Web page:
Night Blindness (Nyctalopia)

Overview

What is night blindness?

Night blindness (nyctalopia) is your inability to see well at night or in poor light such as in a restaurant or movie theater. It is often associated with an inability to quickly adapt from a well-illuminated to a poorly illuminated environment. It is not a disease in itself, but rather a symptom of an underlying eye problem, usually a retina problem. It is common for people who are myopic to have some difficulties with night vision, but this is not due to retinal disease, but rather optical issues.

What happens to the eye in low or no light?

Your eyes are constantly adjusting to light. When you’re in low or no light, your pupils (that black circle in the center of your eyes) will get bigger (dilate) so that more light will enter your eye. That light is then received by the retina – tissue in the back of your eye that houses all of the rod and cone cells. Cone cells help you see color. Rod cells help you see in the dark. When those rods are not working well because of a disease, injury, or condition, you can’t see as well or at all in the dark.

Possible Causes

What are the most common causes of night blindness?

Night blindness has many possible causes, including:

  • Myopia (nearsightedness).
  • Glaucoma medications that work by constricting the pupil.
  • Cataracts.
  • Retinitis pigmentosa.
  • Vitamin A deficiency, especially in individuals who have undergone intestinal bypass surgery.
  • Diabetes.

To determine what is causing your night blindness, an eye specialist will perform a thorough eye exam and may order any of a number of specialized images, tests or exams.

Care and Treatment

How is night blindness treated?

Treatment for your night blindness depends on the cause. Treatment may be as simple as getting yourself a new eyeglass prescription or switching glaucoma medications, or it may require surgery if the night blindness is caused by cataracts.

If you have a retinal disease, the treatment will depend on the type of the disease and will require additional investigation by a retina specialist.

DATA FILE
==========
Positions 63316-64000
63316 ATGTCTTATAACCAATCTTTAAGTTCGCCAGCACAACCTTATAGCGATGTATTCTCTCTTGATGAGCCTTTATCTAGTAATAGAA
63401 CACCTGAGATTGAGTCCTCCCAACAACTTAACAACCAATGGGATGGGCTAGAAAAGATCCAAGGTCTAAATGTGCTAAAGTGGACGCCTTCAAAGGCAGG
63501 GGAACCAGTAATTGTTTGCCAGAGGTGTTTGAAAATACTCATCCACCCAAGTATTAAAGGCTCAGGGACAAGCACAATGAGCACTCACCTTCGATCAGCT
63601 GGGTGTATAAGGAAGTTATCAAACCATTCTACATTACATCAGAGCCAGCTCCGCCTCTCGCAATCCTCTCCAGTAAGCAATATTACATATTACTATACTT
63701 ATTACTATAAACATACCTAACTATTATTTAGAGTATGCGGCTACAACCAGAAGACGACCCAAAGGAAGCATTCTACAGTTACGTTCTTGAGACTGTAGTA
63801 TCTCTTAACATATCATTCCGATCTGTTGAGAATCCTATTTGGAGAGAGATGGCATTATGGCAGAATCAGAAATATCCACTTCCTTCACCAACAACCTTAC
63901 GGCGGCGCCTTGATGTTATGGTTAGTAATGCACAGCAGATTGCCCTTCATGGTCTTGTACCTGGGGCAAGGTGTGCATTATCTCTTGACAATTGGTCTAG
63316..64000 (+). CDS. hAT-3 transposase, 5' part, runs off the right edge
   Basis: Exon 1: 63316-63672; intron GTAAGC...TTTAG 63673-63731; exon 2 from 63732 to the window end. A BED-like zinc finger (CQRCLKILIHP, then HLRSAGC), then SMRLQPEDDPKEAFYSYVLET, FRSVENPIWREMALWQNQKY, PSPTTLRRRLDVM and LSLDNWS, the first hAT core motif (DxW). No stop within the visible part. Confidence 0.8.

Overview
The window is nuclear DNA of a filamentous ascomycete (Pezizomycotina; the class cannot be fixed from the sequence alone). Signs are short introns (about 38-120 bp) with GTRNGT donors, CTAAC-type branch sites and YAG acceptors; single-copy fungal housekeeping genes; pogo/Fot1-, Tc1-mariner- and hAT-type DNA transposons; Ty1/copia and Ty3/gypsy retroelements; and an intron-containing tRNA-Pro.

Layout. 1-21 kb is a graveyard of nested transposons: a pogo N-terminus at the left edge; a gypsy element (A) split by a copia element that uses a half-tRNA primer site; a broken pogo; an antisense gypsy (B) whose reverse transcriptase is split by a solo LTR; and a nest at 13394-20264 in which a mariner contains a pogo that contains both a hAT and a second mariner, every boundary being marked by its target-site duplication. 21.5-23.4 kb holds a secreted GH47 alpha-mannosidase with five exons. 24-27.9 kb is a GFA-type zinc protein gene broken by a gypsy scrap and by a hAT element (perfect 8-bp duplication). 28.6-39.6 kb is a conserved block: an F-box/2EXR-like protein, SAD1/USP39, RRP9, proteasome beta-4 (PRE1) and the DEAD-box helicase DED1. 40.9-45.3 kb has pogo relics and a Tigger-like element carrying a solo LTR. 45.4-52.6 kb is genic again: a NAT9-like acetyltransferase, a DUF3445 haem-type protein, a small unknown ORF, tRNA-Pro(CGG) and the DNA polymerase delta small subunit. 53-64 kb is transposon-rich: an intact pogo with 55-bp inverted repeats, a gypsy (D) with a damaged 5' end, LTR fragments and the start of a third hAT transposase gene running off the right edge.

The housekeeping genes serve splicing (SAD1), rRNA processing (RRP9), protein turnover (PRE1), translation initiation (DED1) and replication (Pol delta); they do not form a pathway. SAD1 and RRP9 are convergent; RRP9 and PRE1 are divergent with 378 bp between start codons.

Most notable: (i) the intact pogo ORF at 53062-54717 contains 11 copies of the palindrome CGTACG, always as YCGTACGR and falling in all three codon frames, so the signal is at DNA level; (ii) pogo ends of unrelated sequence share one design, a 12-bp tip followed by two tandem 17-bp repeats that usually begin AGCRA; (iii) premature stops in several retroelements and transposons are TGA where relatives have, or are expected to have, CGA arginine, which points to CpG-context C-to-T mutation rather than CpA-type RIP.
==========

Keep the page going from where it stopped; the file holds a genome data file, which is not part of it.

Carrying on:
What can I do to treat night blindness at home?

Night blindness cannot be treated at home. Medical advice is necessary so that the appropriate treatment, if any, is given.

How can night blindness be prevented?

You can’t prevent genetic predispositions, but you can control your lifestyle. Try the following to possibly prevent night blindness:

Eat foods that have Vitamin A. Some suggestions include:

  • Carrots.
  • Cantaloupes.
  • Butternut squash.
  • Spinach.
  • Milk.
  • Eggs.

Get regular eye exams. See an eye specialist consistently so that they can figure out early if you have problems with your eyes.

Wear sunglasses. Sunglasses protect your eyes from the sun. UV rays increase your risk of cataracts, macular degeneration and glaucoma. Make sure that your sunglasses do the following:

  • Block out at least 99% of UVA and UVB rays.
  • Protect your eyes from every angle.
  • Filter 75% to 90% of visible blue light.

Exercise. Exercise may reduce your risk of eye conditions. It may lower eye pressure and blood glucose levels.

When to Call the Doctor

When should night blindness be treated by a healthcare provider?

If you struggle to see while you’re driving at night – or can’t see at all, or if you’re sitting in a barely lit restaurant and you can hardly see, you might have night blindness. See your healthcare provider right away because night blindness can be a symptom of a serious disease.

Last reviewed by a Cleveland Clinic medical professional on 12/01/2020.

References

  • American Optometric Association. Common Types of Low Vision. (http://www.aoa.org/patients-and-public/caring-for-your-vision/low-vision/common-types-of-low-vision?sso=y) Accessed 11/30/2020.
  • Henderer JD, Rapuano CJ. Chapter 64. Ocular Pharmacology. In: Brunton LL, Chabner BA, Knollmann BC. eds. Goodman & Gilman's The Pharmacological Basis of Therapeutics, 12e. New York, NY: McGraw-Hill; 2011. Accessed 11/30/2020.
  • Optometrists Network. Night Blindness: Treatments and Prevention. (https://www.optometrists.org/general-practice-optometry/what-causes-night-blindness/night-blindness-treatments-and-prevention/) Accessed 11/30/2020.
  • Optometrists Network. What Causes Night Blindness? (https://www.optometrists.org/general-practice-optometry/what-causes-night-blindness/night-blindness-treatments-and-prevention/) Accessed 11/30/2020.
  • American Academy of Ophthalmology. Shedding Light on Night Blindness. (https://www.aao.org/eye-health/news/shedding-light-on-night-blindness) Accessed 11/30/2020.

Cleveland Clinic is a non-profit academic medical center. Advertising on our site helps support our mission. We do not endorse non-Cleveland Clinic products or services. Policy